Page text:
Title: Long term low-dose arsenic exposure induces loss of DNA methylation.
Authors: Reichard, John F; Schnekenburger, Michael; Puga, Alvaro
Published In Biochem Biophys Res Commun, (2007 Jan 05)
Abstract: Arsenic ranks as the number one toxic environmental contaminant. In humans, arsenic exposure is associated with various forms of cancer, cardiovascular and skin diseases, neuropathies of the central nervous system, and genotoxic and immunotoxic effects. Although a well recognized human carcinogen, arsenic itself is not a potent mutagen and has been thought to act through epigenetic mechanisms that modify DNA methylation patterns, perhaps in conjunction with DNA-damaging agents. To develop preliminary support for a more thorough examination of this hypothesis, we have measured the effect of submicromolar and low-micromolar concentrations of arsenite on the methylation status of DNA and the biochemical reactions that regulate it. We find that arsenic causes the depletion of S-adenosylmethionine, the main cellular methyl donor, and represses the expression of the DNA methyltransferase genes DNMT1 and DNMT3A. Possibly as a consequence of these two complementary mechanisms, long-term exposure to arsenic results in DNA hypomethylation.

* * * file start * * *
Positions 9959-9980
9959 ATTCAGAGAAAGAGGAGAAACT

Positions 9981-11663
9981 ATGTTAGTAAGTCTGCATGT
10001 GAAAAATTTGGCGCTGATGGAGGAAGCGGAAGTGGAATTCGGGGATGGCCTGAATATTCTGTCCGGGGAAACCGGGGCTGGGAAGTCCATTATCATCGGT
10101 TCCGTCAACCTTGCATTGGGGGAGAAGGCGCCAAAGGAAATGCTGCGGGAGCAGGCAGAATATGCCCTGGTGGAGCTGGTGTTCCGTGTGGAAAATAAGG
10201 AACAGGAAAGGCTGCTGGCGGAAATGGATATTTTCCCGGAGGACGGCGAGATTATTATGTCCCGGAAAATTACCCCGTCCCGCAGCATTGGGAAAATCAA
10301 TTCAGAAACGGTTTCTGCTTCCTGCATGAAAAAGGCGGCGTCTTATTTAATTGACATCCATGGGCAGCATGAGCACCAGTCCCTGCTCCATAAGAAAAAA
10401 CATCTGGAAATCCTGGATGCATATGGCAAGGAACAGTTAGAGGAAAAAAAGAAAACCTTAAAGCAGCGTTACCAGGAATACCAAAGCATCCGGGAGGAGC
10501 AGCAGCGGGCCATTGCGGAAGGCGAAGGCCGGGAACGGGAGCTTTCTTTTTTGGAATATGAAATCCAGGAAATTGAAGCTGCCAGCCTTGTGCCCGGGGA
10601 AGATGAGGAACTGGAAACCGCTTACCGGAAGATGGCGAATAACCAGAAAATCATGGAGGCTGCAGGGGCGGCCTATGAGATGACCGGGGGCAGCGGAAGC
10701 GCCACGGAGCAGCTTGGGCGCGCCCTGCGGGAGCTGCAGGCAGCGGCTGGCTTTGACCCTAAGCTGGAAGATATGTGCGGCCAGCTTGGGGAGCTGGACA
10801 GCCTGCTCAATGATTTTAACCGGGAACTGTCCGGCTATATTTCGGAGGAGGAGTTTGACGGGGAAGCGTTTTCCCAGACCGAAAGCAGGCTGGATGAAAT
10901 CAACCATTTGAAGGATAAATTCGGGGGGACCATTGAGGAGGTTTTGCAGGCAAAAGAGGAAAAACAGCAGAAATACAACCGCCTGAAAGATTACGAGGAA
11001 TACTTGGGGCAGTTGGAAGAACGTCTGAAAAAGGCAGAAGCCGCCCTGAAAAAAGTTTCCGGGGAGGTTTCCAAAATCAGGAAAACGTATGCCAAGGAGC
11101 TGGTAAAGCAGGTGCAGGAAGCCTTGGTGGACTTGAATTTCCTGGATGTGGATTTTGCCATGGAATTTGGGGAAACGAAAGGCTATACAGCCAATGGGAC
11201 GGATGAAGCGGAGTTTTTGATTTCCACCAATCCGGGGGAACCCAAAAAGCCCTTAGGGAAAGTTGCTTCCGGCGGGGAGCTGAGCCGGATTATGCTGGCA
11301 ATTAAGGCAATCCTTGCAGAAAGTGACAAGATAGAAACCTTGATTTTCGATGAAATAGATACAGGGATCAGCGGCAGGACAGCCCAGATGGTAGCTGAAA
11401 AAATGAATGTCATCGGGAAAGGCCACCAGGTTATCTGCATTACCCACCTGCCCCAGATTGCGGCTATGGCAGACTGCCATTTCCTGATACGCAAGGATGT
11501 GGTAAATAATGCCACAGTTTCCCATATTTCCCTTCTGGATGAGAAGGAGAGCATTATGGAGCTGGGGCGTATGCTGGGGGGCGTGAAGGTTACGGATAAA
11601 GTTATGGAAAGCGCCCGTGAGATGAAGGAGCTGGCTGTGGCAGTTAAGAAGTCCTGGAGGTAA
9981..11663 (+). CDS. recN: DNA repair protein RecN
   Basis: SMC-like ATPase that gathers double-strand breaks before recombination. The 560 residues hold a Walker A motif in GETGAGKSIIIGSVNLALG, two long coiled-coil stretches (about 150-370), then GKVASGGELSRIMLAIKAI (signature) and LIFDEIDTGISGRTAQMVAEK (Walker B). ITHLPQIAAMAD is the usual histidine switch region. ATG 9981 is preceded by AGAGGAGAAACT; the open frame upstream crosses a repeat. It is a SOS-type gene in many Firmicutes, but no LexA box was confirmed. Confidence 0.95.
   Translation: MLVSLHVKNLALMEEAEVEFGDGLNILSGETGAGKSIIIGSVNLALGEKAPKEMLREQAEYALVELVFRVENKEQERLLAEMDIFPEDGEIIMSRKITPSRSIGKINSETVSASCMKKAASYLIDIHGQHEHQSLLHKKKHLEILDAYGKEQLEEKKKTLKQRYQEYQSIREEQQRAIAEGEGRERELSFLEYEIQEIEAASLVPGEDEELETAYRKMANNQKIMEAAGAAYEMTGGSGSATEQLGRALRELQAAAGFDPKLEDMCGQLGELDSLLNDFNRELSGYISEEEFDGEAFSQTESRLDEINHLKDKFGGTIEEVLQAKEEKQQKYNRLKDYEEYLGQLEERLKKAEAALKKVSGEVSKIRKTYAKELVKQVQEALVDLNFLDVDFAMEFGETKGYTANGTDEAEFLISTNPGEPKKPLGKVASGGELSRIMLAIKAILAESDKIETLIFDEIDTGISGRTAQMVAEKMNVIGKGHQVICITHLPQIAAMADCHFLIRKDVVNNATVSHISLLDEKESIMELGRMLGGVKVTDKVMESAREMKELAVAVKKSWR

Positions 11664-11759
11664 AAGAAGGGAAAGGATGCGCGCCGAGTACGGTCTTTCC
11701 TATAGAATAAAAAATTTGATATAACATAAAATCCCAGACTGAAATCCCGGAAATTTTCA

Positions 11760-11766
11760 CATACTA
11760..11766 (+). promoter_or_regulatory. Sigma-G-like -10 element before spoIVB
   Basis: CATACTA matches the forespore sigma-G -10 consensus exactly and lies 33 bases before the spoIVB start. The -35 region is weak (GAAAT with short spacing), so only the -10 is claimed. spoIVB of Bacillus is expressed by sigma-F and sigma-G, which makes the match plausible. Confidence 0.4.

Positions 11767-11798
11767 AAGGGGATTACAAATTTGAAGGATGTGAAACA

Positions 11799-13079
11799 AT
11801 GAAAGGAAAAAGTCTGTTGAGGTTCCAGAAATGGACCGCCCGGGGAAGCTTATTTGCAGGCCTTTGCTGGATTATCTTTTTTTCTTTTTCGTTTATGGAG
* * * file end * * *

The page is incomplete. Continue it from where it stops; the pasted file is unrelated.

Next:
PubMed ID: 17107663
MeSH Terms: Arsenites/pharmacology*; Cell Line; DNA (Cytosine-5-)-Methyltransferase 1; DNA (Cytosine-5-)-Methyltransferases/genetics; DNA Methylation/drug effects*; Genome, Human/genetics; Humans; RNA, Messenger/genetics; S-Adenosylmethionine/pharmacology; Time Factors